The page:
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Plan your career

Range of Roles

This broad sector covers a range of different roles with roles available for student from different disciplines.

A number of large professional services firms offer a range of graduate opportunities including Management Consultancy and Accountancy. 

These firms are interested in English graduates due to their analytical, research and communication skills.

If you are interested in pursuing a career with a large consultancy firm, it’s best tobuild your commercial awareness and business understanding. The Careers service at Queen’s offers a number of insight opportunities that will allow you to do this.

Female student sitting on a bench reading
Getting started

It’s never too early to start planning your career.

Starting in first year will save you time later on. Whatever your study level, we can help you move forward in your career planning journey.  Start by telling us which of these statements applies to your current career plan.

Male student working at a computer
No Plan?

If you have no idea what your next step will be after you leave Queen’s, don’t panic.

Many students need guidance when it comes to steering their career plan. The first step is research. This includes self-research – finding out who you are, what makes you tick and what you can offer an employer.

Next, research what job titles and sectors might suit you. Get inspired by previous graduates and use the alumni tool on LinkedIn to follow the career paths of others from your course. An impartial Careers Consultation can help you flex beyond your subject and open up your options,  while this Career Planner tool can help your prioritise skills you’d like to use in a job. Careers events and programmes can offer further insight.

Next steps:

  • Get to know yourself – Write down your strengths, interests and skills and complete the Myers-Briggs Personality Type Indicator to gain insight into your personality.
  • Assess yourself – Audit your skills against our key employability skills and look at ways in which you can develop your transferable skills through part-time work, work experience or extra-curricular activities
  • Explore your options – Explore career options specific to your subject and consider the skills you are developing on your course such as group projects and presentations.
Students working together on a project
Vague plan?

Once you know a bit more about yourself and the roles that interest you, you will be much better placed to identify where you want to be and set goals to help you get there.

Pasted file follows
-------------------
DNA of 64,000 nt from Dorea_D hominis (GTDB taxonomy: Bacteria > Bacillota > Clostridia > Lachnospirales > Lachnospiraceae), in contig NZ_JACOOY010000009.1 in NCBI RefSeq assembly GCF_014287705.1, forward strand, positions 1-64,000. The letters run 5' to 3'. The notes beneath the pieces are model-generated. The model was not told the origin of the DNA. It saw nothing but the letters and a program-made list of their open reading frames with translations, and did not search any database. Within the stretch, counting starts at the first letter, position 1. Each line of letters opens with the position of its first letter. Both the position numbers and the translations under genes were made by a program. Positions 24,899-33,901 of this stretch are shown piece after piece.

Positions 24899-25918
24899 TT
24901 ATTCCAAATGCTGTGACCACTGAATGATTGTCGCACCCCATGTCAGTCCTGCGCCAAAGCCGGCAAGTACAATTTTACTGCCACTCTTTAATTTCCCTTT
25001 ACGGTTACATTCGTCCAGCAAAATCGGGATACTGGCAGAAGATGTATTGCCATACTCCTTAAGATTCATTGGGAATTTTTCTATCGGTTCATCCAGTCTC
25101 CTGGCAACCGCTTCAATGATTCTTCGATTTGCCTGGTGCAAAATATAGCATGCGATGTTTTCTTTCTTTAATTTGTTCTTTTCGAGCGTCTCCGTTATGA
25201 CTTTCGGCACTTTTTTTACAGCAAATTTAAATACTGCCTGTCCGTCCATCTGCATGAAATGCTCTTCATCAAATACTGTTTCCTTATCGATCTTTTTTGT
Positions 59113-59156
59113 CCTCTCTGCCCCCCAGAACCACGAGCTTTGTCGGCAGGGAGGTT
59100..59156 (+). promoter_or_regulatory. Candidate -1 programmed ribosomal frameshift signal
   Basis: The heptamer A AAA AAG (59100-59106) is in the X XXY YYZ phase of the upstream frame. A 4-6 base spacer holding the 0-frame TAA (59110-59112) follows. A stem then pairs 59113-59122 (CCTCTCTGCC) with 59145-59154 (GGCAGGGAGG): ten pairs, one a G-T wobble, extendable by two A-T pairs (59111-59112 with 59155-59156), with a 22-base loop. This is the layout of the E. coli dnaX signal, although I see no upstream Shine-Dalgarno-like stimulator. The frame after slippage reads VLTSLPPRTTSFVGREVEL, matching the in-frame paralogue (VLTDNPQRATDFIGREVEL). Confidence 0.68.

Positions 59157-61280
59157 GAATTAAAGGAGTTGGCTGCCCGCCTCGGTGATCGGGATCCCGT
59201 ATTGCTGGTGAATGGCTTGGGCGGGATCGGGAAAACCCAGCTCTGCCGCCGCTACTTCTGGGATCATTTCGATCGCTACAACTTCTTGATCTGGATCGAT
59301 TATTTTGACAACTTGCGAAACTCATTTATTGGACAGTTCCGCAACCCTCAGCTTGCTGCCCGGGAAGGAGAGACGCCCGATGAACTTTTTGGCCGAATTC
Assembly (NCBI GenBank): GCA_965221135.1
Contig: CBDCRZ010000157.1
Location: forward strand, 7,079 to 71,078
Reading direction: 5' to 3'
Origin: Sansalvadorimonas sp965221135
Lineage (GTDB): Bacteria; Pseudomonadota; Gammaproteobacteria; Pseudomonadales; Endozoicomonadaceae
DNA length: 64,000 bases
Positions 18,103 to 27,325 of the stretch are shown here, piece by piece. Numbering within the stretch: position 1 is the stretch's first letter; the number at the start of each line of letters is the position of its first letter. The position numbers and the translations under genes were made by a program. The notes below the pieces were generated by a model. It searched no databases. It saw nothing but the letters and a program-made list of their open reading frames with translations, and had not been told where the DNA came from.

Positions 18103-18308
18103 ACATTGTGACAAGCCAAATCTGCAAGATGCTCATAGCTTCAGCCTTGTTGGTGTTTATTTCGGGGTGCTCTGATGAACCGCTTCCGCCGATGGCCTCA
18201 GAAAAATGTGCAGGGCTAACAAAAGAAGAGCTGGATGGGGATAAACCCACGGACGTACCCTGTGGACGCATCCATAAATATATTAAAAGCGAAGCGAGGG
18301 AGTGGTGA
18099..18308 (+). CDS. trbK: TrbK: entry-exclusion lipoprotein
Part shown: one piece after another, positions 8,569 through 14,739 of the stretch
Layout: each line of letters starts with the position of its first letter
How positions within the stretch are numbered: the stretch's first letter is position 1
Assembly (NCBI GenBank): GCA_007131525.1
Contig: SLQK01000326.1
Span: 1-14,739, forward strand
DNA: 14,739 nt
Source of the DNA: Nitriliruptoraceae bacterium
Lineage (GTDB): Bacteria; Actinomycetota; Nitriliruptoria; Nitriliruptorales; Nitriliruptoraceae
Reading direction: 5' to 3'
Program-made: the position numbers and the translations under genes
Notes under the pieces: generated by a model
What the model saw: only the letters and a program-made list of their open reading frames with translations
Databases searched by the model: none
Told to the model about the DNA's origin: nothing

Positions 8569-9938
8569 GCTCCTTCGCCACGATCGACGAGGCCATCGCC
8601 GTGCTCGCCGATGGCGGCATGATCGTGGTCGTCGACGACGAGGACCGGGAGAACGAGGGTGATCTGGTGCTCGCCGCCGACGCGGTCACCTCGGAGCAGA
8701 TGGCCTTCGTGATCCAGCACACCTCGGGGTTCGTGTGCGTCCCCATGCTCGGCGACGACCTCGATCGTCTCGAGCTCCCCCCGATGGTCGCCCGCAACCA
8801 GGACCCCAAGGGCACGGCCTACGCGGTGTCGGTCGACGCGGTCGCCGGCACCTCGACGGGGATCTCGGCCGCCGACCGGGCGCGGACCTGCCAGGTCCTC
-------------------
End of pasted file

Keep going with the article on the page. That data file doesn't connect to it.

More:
Finding out more about specific careers that interest you – both through networking with people in similar roles and researching employers online – can help you narrow down your choices. Now is the time to assess what skills you will need to land the role you want and to look at how you can develop those skills.

Next steps:

  • Get work experience – Part-time work, volunteering and internships can develop key transferable skills such as working in a team and project management.
  • Develop your extra-curricular activities – Joining a club or society or sports team develop your skills. Check out DegreePlus to formalise this experience with an award.
  • Chat to employers – Careers programmes, work shadowing, insight days and internships can all offer invaluable industry insight. Keep an eye on MyFuture for these opportunities.
Photo of students at a careers fair
Firm plan?

Once you have established your career goals, it’s time to plan how you can achieve them.

Careers events and fairs on campus can connect you with key employers and present graduate opportunities in your sector. Read how our successful alumni made the most of their time at Queen’s.

Our experienced careers consultants can help you tailor your CV and draft a great cover letter and we have plenty of resources to help you find the perfect graduate job

  • Utilise your contacts – Approach any contacts you have, or speculatively approach companies, to set-up an information interview.
  • Build your commercial awareness - A Career Development Programme such as a Workplace Study Tour or Insight Into management programme can offer industry insight and build your network.
  • Look at relevant job ads – Assess what skills you need and do relevant work experience or extra-curricular activities to fill the skills gap.

Blog: 7 Tips for building your professional brand online

More career planning advice